Blogging from the Highlands of Scotland until I return to the Murcia region of Spain in the Autumn for a month or so
'From fanaticism to barbarism is only one step' - Diderot

Monday, 29 January 2007

Gay rights in Nigeria, such as they are, are likely to be severely curtailed

A Bill currently being debated by the Nigerian Parliament will impose very severe sanctions on all aspects of homosexual expression:


The Bill is entitled: “The Prohibition of Relationships Between Persons of the Same Sex, Celebration of Marriage by Them, and for Other Matters Connected Therewith.”

The draconian measure will, quite apart from its principal aims as outlined in the title, outlaw membership of a gay group, attending a gay meeting or protest, advocating gay equality, donating money to a gay organisation, hosting or visiting a gay website, the publication or possession of gay safer sex advice, renting or selling a property to a gay couple, expressions of same-sex love in letters or emails, attending a same-sex marriage or blessing ceremony, screening or watching a gay movie, taking or possessing photos of a gay couple, and publishing, selling or loaning a gay book or video.

Even mere socialising by two or more gay people is likely to be interpreted as illegal.

The Bill widens Nigeria’s already harsh anti-gay laws, to criminalise any expression, public or private, of homosexuality. Attending a private gathering of gay people, or imparting HIV prevention information to a gay person, will also become a crime.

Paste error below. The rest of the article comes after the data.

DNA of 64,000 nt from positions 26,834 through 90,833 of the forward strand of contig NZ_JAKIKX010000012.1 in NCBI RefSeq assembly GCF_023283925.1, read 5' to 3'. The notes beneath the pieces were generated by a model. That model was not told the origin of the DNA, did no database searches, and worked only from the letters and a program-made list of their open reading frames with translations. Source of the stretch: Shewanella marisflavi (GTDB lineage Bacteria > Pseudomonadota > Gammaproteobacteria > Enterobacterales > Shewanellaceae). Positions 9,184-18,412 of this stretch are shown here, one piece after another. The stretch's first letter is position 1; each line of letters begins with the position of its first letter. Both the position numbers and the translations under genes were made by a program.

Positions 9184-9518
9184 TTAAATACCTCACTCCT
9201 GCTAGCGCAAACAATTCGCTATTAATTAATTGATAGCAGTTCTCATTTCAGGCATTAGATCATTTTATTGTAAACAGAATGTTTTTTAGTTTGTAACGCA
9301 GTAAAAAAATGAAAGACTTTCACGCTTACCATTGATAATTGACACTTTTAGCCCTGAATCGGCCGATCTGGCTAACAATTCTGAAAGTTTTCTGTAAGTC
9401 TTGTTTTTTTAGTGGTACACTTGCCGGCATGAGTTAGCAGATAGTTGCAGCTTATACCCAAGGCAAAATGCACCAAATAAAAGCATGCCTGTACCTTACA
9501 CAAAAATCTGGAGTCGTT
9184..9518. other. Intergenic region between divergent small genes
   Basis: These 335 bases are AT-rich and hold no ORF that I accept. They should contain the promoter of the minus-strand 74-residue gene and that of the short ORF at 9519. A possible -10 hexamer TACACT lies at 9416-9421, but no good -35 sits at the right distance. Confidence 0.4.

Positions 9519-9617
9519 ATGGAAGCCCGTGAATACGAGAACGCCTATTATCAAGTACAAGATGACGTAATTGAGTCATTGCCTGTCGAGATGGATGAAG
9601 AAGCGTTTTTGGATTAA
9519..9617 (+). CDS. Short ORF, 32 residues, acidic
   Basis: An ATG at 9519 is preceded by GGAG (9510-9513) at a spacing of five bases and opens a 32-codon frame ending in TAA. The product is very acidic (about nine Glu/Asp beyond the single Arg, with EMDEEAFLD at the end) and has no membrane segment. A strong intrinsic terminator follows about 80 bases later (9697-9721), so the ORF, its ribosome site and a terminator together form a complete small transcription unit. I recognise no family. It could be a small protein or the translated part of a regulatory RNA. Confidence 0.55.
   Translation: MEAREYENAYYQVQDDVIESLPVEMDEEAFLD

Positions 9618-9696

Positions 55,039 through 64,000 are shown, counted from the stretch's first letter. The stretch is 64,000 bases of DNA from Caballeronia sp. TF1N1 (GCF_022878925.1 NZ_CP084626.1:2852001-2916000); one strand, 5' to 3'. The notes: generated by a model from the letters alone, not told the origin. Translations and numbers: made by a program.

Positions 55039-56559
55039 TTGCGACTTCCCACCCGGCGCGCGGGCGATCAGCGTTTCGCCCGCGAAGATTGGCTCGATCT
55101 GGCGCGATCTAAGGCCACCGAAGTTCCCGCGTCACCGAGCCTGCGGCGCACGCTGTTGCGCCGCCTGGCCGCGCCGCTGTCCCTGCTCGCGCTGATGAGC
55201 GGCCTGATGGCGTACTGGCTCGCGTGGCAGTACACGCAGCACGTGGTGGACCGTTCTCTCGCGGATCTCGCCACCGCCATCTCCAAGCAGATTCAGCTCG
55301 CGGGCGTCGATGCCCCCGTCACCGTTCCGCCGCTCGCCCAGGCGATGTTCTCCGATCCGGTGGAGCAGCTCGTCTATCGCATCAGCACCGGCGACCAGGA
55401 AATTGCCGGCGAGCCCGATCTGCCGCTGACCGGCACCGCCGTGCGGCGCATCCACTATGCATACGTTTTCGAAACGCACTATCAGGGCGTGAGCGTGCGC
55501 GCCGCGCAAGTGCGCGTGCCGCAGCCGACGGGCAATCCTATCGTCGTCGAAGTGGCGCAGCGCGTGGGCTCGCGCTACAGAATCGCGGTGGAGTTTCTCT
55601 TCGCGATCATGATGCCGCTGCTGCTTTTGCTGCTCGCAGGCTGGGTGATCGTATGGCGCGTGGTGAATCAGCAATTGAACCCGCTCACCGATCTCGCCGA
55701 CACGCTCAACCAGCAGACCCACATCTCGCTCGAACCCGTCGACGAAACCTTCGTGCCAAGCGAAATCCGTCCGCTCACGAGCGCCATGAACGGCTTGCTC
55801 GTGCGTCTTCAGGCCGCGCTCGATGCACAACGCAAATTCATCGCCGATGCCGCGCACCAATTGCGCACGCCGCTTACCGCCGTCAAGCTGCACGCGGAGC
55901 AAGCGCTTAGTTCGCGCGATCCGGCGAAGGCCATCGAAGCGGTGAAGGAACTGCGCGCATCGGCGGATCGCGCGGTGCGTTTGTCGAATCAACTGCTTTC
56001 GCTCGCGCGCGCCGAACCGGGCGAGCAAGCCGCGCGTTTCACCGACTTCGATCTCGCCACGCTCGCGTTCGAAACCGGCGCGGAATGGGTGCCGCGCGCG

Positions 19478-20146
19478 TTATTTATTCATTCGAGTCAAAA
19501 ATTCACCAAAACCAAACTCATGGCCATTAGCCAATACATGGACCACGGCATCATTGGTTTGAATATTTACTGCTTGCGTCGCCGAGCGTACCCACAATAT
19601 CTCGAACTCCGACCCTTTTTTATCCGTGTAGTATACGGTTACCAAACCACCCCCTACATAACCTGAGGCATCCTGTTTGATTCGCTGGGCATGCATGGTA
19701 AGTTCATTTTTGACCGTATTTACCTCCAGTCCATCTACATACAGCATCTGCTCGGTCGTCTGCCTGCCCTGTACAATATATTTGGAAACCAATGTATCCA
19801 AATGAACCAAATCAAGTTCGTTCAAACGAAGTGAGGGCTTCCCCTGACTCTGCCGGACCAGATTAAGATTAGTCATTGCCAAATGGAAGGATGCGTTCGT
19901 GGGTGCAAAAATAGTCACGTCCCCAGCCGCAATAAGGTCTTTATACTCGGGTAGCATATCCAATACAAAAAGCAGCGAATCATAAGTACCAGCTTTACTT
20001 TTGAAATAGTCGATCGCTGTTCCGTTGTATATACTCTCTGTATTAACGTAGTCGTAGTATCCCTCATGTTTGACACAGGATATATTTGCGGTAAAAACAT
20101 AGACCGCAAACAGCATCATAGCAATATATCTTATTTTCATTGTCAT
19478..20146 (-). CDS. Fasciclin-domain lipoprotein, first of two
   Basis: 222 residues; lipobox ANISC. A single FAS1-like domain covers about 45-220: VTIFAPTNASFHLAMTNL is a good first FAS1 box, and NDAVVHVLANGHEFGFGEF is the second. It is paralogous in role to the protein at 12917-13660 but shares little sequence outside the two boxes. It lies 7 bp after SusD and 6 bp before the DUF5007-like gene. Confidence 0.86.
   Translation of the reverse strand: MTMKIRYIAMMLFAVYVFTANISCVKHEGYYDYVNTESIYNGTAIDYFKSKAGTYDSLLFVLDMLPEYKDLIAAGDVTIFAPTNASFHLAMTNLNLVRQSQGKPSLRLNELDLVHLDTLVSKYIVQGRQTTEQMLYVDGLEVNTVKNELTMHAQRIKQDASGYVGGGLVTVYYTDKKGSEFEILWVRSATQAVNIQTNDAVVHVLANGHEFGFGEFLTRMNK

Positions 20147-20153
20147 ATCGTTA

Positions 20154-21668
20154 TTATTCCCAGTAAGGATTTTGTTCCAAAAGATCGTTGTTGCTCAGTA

Outrageously this Bill is backed by the Anglican Church in Nigeria and by its notoriously homophobic Archbishop, Peter Akinola. If there is to be a rift in the Anglican Communion worldwide, then I think it is high time that the Anglican Church in the UK and in the United States started to face up to this sinister development and sever all ties with it Nigerian sister organisation. The Archbishop of Canterbury should reassess fundamentally where he is leading his Church and proclaim that he will not maintain relations with parts of the Anglican Communion which support such pernicious policies.

Similarly it is high time that the UK takes a stand and tables a motion to suspend Nigeria from membership of the Commonwealth at the next CHOGM if it passes this Bill into law; if fellow Commonwealth members are unwilling to agree to the suspension of Nigeria in these circumstances it is my view that the UK must consider seriously whether its own continuing membership of that organisation is tenable.

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